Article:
book with faded spine

Books are precious. It is true that some books are more precious than others for even a bibliophile like me can find some books to donate to a worthy charitable cause or to pass on to people I think will enjoy them. There is a big difference, however, between giving someone a book to read without expecting it to be returned and lending someone a book that does not come back.

I wonder if the Nobel Laureate novelist, Anatole France (1844-1924), really meant:

Never lend books – nobody ever returns them; the only books I have in my library are those which people have lent me

Or if this quotation been widely re-used out of context.


Lending books can be a risky undertaking, that is not done lightly, for an element of trust is involved. There are some people to whom I will no longer lend a book, either because they have failed to return one that was precious to me or because I have had to nag them to do so. A friend once found some of her books for sale in a second-hand shop! I have discreetly ‘liberated’ some of mine from bookshelves in the homes of borrowers – years after having given them up as ‘lost’.

To never lend books is a harsh statement. I have been lent some marvellous books and continue to lend some of my favourites. So, I will expand on that by saying only lend books to people who will cherish them as much as you do – and who will return them!

How do you feel about lending books?


On Monday evening I addressed the local branch of the Military History Society on A Poetic View of the First World War. We were on the point of leaving when one of the members thrust a slim, dark volume into my hands. Age has heavily foxed the thick pages near the front and back; the cut of the pages is a little uneven; and the title on the spine is no longer easy to read. “I thought you might like it,” he said. It is an anthology of poems by Rupert Brooke called 1914 & other Poems.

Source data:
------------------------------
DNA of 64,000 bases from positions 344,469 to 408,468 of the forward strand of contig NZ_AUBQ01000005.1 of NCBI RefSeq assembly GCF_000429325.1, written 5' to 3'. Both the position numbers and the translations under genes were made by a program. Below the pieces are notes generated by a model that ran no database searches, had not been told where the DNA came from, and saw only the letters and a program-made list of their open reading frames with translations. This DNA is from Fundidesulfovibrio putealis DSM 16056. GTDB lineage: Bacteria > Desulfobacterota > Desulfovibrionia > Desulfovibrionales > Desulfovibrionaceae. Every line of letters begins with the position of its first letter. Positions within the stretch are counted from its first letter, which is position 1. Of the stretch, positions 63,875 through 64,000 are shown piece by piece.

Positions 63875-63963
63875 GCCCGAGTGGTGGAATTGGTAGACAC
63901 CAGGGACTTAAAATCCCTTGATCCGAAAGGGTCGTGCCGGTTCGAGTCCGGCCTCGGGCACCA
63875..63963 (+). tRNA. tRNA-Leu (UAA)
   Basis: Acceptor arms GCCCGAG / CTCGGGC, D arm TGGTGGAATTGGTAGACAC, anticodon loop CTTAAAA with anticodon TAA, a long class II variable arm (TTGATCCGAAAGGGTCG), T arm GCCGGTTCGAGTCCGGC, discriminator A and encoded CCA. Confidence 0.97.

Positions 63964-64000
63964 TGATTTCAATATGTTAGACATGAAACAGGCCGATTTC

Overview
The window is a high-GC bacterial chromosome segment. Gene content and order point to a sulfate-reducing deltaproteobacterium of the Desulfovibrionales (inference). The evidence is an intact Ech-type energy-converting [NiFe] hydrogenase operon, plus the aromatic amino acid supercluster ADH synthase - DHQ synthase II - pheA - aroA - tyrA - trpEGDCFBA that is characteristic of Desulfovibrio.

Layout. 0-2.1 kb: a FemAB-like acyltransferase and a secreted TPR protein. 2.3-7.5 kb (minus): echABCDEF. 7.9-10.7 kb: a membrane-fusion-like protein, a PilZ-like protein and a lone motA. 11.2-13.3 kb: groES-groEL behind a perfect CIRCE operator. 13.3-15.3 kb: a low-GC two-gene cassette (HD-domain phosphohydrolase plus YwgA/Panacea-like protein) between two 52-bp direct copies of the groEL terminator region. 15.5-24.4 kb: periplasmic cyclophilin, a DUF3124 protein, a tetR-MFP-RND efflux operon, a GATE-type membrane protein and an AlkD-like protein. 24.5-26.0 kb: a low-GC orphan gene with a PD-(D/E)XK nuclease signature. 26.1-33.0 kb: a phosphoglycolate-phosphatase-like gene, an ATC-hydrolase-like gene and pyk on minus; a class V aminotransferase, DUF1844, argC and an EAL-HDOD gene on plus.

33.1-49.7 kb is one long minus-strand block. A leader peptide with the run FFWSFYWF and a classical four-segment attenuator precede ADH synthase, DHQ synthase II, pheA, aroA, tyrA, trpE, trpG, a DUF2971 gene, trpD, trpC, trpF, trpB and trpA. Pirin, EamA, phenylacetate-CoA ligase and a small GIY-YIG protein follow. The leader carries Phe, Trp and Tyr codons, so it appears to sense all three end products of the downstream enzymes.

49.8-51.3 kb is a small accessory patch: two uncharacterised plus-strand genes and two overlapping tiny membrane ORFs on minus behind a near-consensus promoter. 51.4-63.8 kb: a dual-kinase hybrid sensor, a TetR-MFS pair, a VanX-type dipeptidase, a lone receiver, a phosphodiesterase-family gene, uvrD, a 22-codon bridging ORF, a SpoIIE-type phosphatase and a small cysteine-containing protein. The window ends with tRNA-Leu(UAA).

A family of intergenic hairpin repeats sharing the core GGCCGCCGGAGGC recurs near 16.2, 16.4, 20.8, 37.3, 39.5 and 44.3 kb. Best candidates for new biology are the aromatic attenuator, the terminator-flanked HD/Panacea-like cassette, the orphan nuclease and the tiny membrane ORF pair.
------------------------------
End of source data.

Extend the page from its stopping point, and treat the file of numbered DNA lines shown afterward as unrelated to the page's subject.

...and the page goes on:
Rupert Brooke

That this volume, first published in May 1915 – a month after Brooke’s death in the Aegean, is the seventh impression printed in August of that year bears testimony to the popularity of poetry at the time. It also illustrates how the many poets writing during the First World War could be so influential. Most of us know Rupert Brooke for his poem, The Soldier, which espoused the patriotic feelings of loyalty and honour prevalent at the time:

The Soldier

That was at the beginning of the First World War.

I have a Bible given to me by my Godmother, which she must have received as a gift.


That was at the end of the war that everyone hoped would end all wars.

Peace Day Bible


I noticed this spider-hunting wasp while I was watching birds the other morning. What attracted me to its presence was the speed with which it was running around this way and that. It seemed to be looking for something in the grass and leaf litter at my feet.

wasp looking for prey

Then the wasp emerged from the leaves bearing a fleshy-looking spider. According to African Insect Life by S.H. Skaife, the wasp stings the spider in order to paralyse it rather than to kill it.

spider-hunting wasp

She then takes the spider to a previously prepared hole, lays her eggs on its abdomen, and covers the hole. In this way the wasp can ensure a fresh supply of food for her offspring as, after hatching, the larva feed on the spider until it is time to spin a cocoon.

spider-hunting wasp dragging its prey

Looking up from all this interesting activity, I saw an Olive Thrush collecting caterpillars for its young.

olive thrush

Life, for everything on this planet, is geared towards feeding the next generation.


I am a bibliophile. The first signs of this appeared when I was very young. There were few childrens’ books in my home and those we had were treasured beyond belief. Reading became a magical form of escapism for me. Once I had worked through the tiny library of my primary school, I would look forward to the arrival of the Provincial Library Services van that would periodically replenish the stock of books in the minute public library (it consisted of two cupboards) of the small mining village I grew up in. Moving to senior school with its much larger library to explore was the beginning of an adventure that has never stopped.